Fraud Mitigation vs. Identity Verification
While there is not necessarily a turnkey solution that addresses fraud, certainly a sound authentication and validation strategy can help combat it. However, for fraud to be effectively managed, a multiphase approach is best – one that encompasses both fraud mitigation (data integrity) and identity verification (proving that the customers are who they say they are). Consider the following scenarios.
Scenario I – Synthetic Identity Fraud Business: A credit card issuer experiences fraud losses when criminals use fabricated account information, usually with a real Social Security Number. The best solution for this scenario is fraud mitigation. Fraud mitigation is centered on the concept of stopping fraud early and often. It usually rates the likelihood of fraud based on a careful review on the input data. It operates like front door security – interrogating credentials and creating one of three scenarios.
1 The request will be turned away outright
2 The Request will require further screening
3 The Request will be quickly allowed to continue.
This creates the lowest amount of identity verification while keeping out synthetic identities – Is this sounding like an optimized approach?
Scenario II – True-Name Identity Fraud Business: Criminals use stolen identities to open new accounts via a lender’s online channel. The best solution for this scenario is identity verification. An identity verification model asks applicants several penetrating questions to which supposedly only the real person should know the answers. The answers are delivered in real-time. “Out of wallet” questions from credit and non-credit sources are the most reliable source. For example, using proprietary information from Equifax’s “The Work Number” service, Equifax can create queries based on current or former employment to ask pointed questions that help verify one’s identity.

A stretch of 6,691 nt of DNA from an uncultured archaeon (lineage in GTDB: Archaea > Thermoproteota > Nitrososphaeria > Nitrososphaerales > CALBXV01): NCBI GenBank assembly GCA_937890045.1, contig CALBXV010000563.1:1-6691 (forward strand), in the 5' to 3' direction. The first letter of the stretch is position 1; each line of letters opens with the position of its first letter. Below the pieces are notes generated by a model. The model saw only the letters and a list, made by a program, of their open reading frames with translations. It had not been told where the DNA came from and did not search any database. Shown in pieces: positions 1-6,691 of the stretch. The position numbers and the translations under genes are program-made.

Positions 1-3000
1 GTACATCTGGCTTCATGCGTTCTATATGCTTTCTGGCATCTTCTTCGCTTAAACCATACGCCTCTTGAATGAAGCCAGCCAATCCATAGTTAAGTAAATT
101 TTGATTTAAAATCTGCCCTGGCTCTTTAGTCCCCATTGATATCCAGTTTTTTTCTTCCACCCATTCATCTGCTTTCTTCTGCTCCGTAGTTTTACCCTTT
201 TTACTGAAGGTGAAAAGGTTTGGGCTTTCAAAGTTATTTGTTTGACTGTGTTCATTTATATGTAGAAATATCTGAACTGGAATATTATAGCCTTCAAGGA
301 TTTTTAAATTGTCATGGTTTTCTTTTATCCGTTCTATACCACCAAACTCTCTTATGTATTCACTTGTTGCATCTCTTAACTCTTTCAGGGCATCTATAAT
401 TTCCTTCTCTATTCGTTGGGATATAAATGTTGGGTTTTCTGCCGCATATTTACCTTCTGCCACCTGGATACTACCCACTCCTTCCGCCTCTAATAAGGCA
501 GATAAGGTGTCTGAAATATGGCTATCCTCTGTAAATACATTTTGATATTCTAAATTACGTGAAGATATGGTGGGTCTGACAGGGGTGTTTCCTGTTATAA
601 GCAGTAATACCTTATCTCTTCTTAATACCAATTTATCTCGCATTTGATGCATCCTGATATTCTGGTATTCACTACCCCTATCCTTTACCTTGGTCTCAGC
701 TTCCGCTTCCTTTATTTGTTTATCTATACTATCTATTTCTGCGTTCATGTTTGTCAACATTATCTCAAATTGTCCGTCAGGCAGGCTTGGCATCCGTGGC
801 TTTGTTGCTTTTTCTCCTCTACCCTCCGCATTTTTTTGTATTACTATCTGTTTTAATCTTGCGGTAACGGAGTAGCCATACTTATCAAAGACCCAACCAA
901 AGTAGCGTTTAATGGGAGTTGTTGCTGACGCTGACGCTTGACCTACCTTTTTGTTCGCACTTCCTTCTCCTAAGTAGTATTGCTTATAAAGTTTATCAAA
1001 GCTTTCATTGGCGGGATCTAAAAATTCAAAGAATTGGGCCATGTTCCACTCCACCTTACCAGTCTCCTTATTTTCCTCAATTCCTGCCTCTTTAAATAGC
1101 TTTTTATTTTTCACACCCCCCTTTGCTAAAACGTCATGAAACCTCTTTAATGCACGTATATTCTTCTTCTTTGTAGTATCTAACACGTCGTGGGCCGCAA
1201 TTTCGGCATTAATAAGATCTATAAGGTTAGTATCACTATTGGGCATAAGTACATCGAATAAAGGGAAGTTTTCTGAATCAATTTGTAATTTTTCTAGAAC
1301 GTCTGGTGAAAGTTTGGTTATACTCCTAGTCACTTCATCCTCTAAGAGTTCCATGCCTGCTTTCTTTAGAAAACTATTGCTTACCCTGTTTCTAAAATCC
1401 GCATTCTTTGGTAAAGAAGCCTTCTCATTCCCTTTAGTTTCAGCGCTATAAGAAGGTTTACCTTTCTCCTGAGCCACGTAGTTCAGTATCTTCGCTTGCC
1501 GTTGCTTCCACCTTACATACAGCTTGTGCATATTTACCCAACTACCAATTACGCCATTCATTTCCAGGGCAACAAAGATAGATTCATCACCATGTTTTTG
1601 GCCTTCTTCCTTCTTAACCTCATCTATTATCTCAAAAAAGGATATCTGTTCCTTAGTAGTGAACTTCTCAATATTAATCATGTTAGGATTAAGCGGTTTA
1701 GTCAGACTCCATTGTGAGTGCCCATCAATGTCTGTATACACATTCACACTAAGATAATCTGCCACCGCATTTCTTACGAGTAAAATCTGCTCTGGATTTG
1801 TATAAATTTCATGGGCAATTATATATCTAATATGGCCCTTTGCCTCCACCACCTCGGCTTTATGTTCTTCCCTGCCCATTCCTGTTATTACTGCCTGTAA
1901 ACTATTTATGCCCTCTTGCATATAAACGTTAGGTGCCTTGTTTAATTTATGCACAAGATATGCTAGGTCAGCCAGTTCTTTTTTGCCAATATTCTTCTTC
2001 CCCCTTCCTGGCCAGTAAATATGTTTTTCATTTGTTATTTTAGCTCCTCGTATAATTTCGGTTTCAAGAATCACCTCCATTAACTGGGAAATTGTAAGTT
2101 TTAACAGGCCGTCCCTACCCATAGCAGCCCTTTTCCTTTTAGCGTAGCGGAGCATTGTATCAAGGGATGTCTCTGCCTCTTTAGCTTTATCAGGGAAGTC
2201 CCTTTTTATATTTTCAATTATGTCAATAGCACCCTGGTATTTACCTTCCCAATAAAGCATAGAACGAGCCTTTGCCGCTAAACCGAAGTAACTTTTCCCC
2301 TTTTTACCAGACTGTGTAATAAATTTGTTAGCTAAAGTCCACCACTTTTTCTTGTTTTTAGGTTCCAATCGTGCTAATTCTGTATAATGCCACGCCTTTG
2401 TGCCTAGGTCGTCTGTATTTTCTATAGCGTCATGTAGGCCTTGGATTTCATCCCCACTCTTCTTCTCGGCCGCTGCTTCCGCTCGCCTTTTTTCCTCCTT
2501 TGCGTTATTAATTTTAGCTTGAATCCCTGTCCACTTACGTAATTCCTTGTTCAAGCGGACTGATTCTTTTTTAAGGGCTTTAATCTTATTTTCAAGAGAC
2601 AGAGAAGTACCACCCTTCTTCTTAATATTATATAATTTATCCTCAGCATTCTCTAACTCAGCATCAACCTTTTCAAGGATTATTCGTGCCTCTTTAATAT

Building the right solution requires expertise and direction, but the rewards are clear. Effectively addressing fraud is not a matter of just meeting regulatory compliance requirements (as some customers do through a prevention tool) or just trying to mitigate fraud late in the game (a profitability problem). Addressing and managing fraud is a critical component of customer service overall business success – when you care about fraud you are demonstrating your care for your customers and for your business. A robust solution that marries fraud mitigation with identity verification is a right step in developing meaningful fraud solutions for your business.
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